Posts Tagged With: Safta

Eating With Safta, in Denver

Eater

How do you lose ownership of your namesake restaurant. It happened to Alon Shaya in New Orleans. Shaya, the restaurant was considered by some, the best new restaurant in America in 2015, and Shaya the chef joined the A list of the American culinary world as a result. I still needed some convincing because the last thing I wanted to eat in NOLA was Israeli food. The second last thing happened to be pizza, which meant skipping Shaya’s other place, Domenica after many visits to NOLA. Both, as part of the Besh Restaurant Group at that time, seemed like slam dunks, but for New Yorkers its like eating Indian food in Bologna.

Everything was going smoothly for Alon Shaya, arguably the most successful Israeli chef in the USA today. The Michael Solomonov of the south if you will. Then the Me Too movement happened which shook the food industry. 25 women filed complaints against partner John Besh, and Shaya tried hard to disassociate himself from the group. Shaya wasn’t successful at keeping his namesake, but was able to replace it with two Israeli standouts, Saba (grandpa) in New Orleans, and Safta (grandma) in Denver.

At both Safta and Saba, women play a key role. Shaya gives homage to Israeli grandparents that brought influences from Middle East, Europe and North Africa. EatWithSaba and EatWithSafta are the social media handles and websites (hence the title), even though you are surrounded by the usual under 30 crowd, and there’s no gefilte fish in sight. Shaya is back on track. Right? Well, there are some groups out there pushing to rename “father”, “mother” into something more inclusive. “Just when I thought I was out, they pull me back in!”

Talking about inclusive, coincidentally there’s a growing movement in Denver called “Judaism Your Way” which is pretty much what the name suggests. A do whatever the f#%k you want Jewish community that is reimagined, inclusive, and beyond reformed really. Instead of Bar or Bat Mitsvah, they offer a gender inclusive Be Mitzvah. You want to end your Yom Kippur fast at noon, no worries, we even offer water if needed at the services. Heck bring a Porchetta sandwich if you absolutely need. But since “exclusive” is not part of their dictionary, this is not the type that would cancel grandma.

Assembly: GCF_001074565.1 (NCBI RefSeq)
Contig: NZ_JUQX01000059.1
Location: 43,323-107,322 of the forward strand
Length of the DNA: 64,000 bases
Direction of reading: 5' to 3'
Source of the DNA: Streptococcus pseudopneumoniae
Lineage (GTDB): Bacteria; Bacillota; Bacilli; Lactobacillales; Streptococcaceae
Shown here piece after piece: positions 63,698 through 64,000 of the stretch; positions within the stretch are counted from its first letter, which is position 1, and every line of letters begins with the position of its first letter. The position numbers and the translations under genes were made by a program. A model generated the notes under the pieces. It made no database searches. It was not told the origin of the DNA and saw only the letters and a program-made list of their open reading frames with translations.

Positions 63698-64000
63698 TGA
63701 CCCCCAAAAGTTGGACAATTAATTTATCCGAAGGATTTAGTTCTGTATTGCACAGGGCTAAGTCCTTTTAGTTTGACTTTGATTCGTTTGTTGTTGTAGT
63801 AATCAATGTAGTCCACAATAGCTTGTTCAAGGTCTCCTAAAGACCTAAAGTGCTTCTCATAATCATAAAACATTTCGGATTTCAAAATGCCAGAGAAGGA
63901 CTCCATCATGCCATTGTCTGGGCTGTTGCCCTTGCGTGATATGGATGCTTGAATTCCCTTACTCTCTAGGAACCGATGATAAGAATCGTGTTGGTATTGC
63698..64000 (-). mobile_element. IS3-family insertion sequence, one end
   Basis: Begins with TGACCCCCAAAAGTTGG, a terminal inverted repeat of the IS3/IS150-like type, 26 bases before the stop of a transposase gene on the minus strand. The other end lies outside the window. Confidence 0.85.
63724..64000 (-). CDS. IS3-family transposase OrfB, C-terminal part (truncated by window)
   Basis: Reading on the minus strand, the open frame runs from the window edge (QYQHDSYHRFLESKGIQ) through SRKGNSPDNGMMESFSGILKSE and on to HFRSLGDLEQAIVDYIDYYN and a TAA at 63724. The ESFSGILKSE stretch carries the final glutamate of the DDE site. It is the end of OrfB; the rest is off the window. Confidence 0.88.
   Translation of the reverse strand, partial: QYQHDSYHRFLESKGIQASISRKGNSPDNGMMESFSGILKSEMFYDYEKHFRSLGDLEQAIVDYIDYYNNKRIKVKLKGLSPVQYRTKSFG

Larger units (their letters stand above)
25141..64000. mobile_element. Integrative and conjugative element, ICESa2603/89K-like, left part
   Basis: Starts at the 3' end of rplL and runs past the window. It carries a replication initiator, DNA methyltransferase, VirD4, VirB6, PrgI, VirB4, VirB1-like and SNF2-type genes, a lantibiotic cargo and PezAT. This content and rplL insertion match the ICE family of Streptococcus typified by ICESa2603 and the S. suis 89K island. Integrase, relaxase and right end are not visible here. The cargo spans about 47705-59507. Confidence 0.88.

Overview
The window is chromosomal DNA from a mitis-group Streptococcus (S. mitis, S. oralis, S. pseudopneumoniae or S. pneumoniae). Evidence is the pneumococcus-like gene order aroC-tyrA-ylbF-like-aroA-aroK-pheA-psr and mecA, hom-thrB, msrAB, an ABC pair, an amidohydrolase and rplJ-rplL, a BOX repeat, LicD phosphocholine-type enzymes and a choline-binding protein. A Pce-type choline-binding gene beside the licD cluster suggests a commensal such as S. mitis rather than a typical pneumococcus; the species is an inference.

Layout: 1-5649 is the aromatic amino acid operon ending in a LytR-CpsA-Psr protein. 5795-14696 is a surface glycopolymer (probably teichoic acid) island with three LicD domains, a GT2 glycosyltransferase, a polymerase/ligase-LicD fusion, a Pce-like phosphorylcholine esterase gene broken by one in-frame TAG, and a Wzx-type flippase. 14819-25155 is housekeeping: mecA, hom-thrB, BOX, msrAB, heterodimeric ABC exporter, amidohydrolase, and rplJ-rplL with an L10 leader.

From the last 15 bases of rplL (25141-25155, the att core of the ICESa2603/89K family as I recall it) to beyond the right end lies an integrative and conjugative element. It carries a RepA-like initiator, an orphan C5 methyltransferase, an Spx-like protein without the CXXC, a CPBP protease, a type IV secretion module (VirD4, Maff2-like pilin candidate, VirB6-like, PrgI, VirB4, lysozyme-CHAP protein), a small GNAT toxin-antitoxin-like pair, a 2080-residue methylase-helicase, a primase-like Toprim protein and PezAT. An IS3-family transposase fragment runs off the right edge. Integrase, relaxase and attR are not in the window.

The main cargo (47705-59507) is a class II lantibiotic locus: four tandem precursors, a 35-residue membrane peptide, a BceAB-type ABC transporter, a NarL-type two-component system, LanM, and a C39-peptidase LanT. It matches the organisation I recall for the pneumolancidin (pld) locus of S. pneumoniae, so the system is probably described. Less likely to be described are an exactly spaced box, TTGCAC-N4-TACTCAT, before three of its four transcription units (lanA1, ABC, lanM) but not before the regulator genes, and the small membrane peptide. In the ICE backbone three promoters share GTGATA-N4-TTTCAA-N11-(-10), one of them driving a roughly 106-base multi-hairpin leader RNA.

“Here’s an idea, Ziggy. Maybe stick to food?”. Ok Ok! Safta’s strength is well documented, and in fact written all over the entrance in huge letters. “Pita + Hummus”. The pita and hummus is straight out of the Michael Solomonov (Zahav/Dizengoff) Israeli food for dummies playbook. Or is it the other way around. The pita here is a little crispier (perhaps reheated) but just as good as what you get in Philly. The hummus with lamb ragu was like a Hava Nagila in your mouth – the wedding version. Though much of the flavor came from the well crafted ragu.

You can even add “+ Falafel” to the wall. Golden crispy exterior, and creamier than your usual green interior. The Salatim (small, mezze like salads) is another thing from the Solomonov playbook, and every single one we tried was spot on. The Lutenitsa especially stood out, but I wouldnt skip the smoky Baba and the peppery Muhammara. You can have a satisfying meal with simply the dishes I mentioned so far.

Sometimes, when everything goes well in a highly acclaimed place, your get on a food high. Thats when any faults that follow become unnoticed, forgivable, or become apparent later. While the lamb shank’s flavor was spot on, the meat was a bit dry. For $44 thats a no-no. The duck confit tagine was fine, but again, on the dry side, and wont win any Tagine competitions. Harissa chicken was probably the best main, though not particularly exciting to New Yorkers, including in the looks dep’t. If you order more than one main, might as well add the Persian rice that can compliment just about all.

Desserts did not produce anything noteworthy. Although the lone dessert we didnt try, the Knafeh, may very well be the one to get. We just eat plenty of Knafeh back at home. The space is attractive, comfortable, and the drinks were well balanced. Safta is a solid B. And while the execution of the mains can use some work, I can see myself becoming a regular if I lived in Denver

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